2. Banish phones from the bedroom
Her cell phone is the enemy of sleep. Seriously! Not only does the type of light emitted from her screen send “it’s time to be awake” signals to her brain, making it harder for her to doze off, but the temptation to keep up with group texts or social media past bedtime can be too much to resist. And if she does manage to zonk out despite her phone being nearby, the alerts of incoming messages, updates, and other things can disrupt her and lower the quality of sleep she’s getting. Of course she’ll argue that she uses her phone for an alarm clock (too many of us are guilty of that!) but the solution to that one is simple: get her an old-fashioned alarm clock!

3. Curb the caffeine
When your girl is tired, chances are, she reaches for a Starbucks or a soda to perk up. The problem is that caffeine can stay in her (or any person’s!) system for many hours. That means the caffeine your girl is drinking to ward off afternoon sleepiness can actually lead to her having trouble falling asleep that night…which leads to more sleep deprivation and increased grogginess. It’s a vicious cycle! Based on studies, scientists recommend stopping caffeine intake at least six hours before bedtime. If she really needs a pick-me-up late in the afternoon, have her try a protein-based snack like almonds, doing some brisk exercise (even a mini-dance party to one of her favorite songs could help!) or sipping on some lemon water. Dehydration can be a cause of tiredness, too! And if it’s only a few hours to bedtime, but she needs a study snack? String cheese or whole wheat toast are good bets, since they’ll give her a little boost but can also help her sleep. Dairy and carbs won’t make her feel too awake the way other choices might.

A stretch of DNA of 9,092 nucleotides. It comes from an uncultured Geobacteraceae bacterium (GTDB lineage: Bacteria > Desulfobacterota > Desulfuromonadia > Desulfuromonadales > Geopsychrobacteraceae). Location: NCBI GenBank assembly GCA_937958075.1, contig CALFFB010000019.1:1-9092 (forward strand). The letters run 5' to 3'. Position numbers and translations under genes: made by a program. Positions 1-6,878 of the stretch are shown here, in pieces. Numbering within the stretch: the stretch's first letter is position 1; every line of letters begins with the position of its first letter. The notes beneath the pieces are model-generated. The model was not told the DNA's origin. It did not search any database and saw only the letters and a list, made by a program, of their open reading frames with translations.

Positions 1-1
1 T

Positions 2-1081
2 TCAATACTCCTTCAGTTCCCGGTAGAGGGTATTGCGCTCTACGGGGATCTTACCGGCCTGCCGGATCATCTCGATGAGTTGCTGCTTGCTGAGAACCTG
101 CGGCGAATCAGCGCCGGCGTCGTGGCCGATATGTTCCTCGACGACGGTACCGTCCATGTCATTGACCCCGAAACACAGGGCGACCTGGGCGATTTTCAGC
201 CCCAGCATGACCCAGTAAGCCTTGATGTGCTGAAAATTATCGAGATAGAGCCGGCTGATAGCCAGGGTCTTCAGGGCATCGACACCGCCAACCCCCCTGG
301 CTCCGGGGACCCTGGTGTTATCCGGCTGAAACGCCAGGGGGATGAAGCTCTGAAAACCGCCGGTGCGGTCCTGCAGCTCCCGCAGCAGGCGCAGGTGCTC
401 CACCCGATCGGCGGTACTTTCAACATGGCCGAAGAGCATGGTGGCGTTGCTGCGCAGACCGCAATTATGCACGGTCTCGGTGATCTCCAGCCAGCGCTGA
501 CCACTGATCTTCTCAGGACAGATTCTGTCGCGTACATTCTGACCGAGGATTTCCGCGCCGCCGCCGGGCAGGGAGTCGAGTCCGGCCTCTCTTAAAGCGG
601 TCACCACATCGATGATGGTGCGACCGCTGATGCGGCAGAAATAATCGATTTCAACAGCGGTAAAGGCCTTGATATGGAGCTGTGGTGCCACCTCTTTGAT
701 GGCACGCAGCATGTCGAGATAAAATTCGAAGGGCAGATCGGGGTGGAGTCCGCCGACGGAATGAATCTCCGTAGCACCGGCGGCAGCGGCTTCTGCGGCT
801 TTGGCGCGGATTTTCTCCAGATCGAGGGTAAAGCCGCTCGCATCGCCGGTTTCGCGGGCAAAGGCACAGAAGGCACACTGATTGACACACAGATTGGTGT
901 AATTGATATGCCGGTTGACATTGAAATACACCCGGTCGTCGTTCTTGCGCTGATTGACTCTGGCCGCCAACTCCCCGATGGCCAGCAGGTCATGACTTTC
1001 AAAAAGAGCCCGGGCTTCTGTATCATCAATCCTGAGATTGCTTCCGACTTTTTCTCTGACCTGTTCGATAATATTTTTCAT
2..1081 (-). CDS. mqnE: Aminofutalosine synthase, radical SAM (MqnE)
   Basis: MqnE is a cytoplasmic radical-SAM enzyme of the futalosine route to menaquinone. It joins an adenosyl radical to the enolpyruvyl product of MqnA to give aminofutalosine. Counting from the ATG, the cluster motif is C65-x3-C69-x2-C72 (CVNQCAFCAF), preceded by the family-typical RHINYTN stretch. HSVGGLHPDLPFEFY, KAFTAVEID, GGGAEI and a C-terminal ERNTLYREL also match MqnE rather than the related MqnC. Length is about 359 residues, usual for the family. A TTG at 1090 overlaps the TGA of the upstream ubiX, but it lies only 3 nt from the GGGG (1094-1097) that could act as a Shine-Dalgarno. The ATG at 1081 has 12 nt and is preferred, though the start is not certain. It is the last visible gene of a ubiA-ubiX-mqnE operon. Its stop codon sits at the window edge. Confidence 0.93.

Of course these tips could lead to happier and healthier lives for all of us (sleep is good for everyone, obviously!)—but since the sleep deficit is so pronounced among girls, it’s important to focus on your daughter’s needs specifically. That said? It’ll be easier for her to adopt healthy sleep habits if your whole family is following suit. Leading by example in this case could have major benefits for everyone. Here’s to sweet dreams and bright, fully-rested mornings!

Read more about Raising Awesome Girls and join Girl Scouts today to help your girl unleash her inner G.I.R.L. (Go-getter, Innovator, Risk-taker, Leader)™! Looking for even more ways to make your mark on the world? Check out the G.I.R.L. Agenda Civic Action Toolkits available now!